1. Effect of capping agents on optical and antibacterial properties of ...

    Indian Academy of Sciences (India)

    Administrator

    unique optical properties resulting from quantum con- finement ... them suitable in application such as biomedical label- ling,4 solar ... All optical measurements were carried out at ..... QDs with biomolecules and to use them as biosensors,.

  2. Calibrated Properties Model

    International Nuclear Information System (INIS)

    Ghezzehej, T.

    2004-01-01

    The purpose of this model report is to document the calibrated properties model that provides calibrated property sets for unsaturated zone (UZ) flow and transport process models (UZ models). The calibration of the property sets is performed through inverse modeling. This work followed, and was planned in, ''Technical Work Plan (TWP) for: Unsaturated Zone Flow Analysis and Model Report Integration'' (BSC 2004 [DIRS 169654], Sections 1.2.6 and 2.1.1.6). Direct inputs to this model report were derived from the following upstream analysis and model reports: ''Analysis of Hydrologic Properties Data'' (BSC 2004 [DIRS 170038]); ''Development of Numerical Grids for UZ Flow and Transport Modeling'' (BSC 2004 [DIRS 169855]); ''Simulation of Net Infiltration for Present-Day and Potential Future Climates'' (BSC 2004 [DIRS 170007]); ''Geologic Framework Model'' (GFM2000) (BSC 2004 [DIRS 170029]). Additionally, this model report incorporates errata of the previous version and closure of the Key Technical Issue agreement TSPAI 3.26 (Section 6.2.2 and Appendix B), and it is revised for improved transparency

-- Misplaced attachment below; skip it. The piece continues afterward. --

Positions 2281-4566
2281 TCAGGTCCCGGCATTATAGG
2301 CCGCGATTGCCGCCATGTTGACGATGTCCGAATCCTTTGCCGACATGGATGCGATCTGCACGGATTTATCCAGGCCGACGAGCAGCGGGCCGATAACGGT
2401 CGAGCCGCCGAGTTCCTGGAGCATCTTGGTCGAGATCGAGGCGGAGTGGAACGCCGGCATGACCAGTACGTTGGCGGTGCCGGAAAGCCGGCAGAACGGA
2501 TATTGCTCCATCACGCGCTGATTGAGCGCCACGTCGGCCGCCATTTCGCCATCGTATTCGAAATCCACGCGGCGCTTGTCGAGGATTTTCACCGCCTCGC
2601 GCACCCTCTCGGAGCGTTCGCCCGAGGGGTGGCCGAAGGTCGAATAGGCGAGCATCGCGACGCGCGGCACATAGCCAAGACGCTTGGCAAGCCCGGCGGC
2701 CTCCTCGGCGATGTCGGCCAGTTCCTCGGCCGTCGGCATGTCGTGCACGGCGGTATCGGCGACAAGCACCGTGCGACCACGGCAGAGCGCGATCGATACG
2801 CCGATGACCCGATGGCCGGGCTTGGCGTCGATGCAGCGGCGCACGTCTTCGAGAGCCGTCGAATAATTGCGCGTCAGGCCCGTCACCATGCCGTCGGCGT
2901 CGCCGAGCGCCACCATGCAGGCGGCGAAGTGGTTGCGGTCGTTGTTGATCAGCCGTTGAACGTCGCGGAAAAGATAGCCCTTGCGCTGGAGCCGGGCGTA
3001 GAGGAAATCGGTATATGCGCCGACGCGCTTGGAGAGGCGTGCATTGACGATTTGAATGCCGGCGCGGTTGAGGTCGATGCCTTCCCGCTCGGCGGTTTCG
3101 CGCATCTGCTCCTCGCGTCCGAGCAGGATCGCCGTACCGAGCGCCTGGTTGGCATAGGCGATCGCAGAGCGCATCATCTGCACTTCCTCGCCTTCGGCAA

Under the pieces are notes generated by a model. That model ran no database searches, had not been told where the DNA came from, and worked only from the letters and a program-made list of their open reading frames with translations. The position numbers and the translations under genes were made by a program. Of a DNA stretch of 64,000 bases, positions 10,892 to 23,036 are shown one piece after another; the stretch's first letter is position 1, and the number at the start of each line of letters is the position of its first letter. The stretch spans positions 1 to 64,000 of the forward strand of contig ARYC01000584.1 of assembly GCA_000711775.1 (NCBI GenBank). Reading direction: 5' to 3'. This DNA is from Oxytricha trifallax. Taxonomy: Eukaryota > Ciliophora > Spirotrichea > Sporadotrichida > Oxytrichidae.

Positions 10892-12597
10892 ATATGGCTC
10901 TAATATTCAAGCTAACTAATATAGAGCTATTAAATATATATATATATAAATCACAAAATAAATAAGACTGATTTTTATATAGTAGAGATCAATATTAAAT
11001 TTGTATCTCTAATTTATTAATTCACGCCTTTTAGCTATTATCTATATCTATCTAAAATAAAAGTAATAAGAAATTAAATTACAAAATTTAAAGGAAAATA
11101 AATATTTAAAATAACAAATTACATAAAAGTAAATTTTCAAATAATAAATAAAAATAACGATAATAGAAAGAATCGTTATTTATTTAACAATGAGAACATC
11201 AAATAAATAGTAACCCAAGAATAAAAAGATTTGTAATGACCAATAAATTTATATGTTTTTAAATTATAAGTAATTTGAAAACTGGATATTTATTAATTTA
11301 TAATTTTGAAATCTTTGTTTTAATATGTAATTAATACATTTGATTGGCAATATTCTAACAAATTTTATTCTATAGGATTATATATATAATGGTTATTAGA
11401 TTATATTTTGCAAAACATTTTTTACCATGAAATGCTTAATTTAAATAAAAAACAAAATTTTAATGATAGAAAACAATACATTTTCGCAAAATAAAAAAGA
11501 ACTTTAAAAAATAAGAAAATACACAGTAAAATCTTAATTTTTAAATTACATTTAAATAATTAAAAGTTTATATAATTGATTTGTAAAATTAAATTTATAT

3. Tl{sub 4}CdI{sub 6} – Wide band gap semiconductor: First principles modelling of the structural, electronic, optical and elastic properties

    Energy Technology Data Exchange (ETDEWEB)

    Piasecki, M., E-mail: m.piasecki@ajd.czest.pl [Institute of Physics, Jan Dlugosz University, Armii Krajowej 13/15, 42-200 Czestochowa (Poland); Brik, M.G. [College of Sciences, Chongqing University of Posts and Telecommunications, Chongqing 400065 (China); Institute of Physics, University of Tartu, Ravila 14C, Tartu 50411 (Estonia); Institute of Physics, Polish Academy of Sciences, Al. Lotników 32/46, 02-668 Warsaw (Poland); Kityk, I.V. [Faculty of Electrical Engineering, Czestochowa University of Technology, Armii Krajowej 17, 42-200 Czestochowa (Poland)